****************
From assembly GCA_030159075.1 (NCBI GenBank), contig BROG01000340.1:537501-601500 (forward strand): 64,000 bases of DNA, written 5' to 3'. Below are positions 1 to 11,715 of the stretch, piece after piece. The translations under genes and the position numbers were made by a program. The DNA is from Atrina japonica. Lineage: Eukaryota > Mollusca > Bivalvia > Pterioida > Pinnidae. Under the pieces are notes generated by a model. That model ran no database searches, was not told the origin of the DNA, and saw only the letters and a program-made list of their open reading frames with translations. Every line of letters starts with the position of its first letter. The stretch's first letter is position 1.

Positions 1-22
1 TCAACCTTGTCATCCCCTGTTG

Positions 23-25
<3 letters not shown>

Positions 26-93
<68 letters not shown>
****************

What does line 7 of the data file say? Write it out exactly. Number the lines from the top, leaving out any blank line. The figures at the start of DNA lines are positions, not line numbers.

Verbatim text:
<68 letters not shown>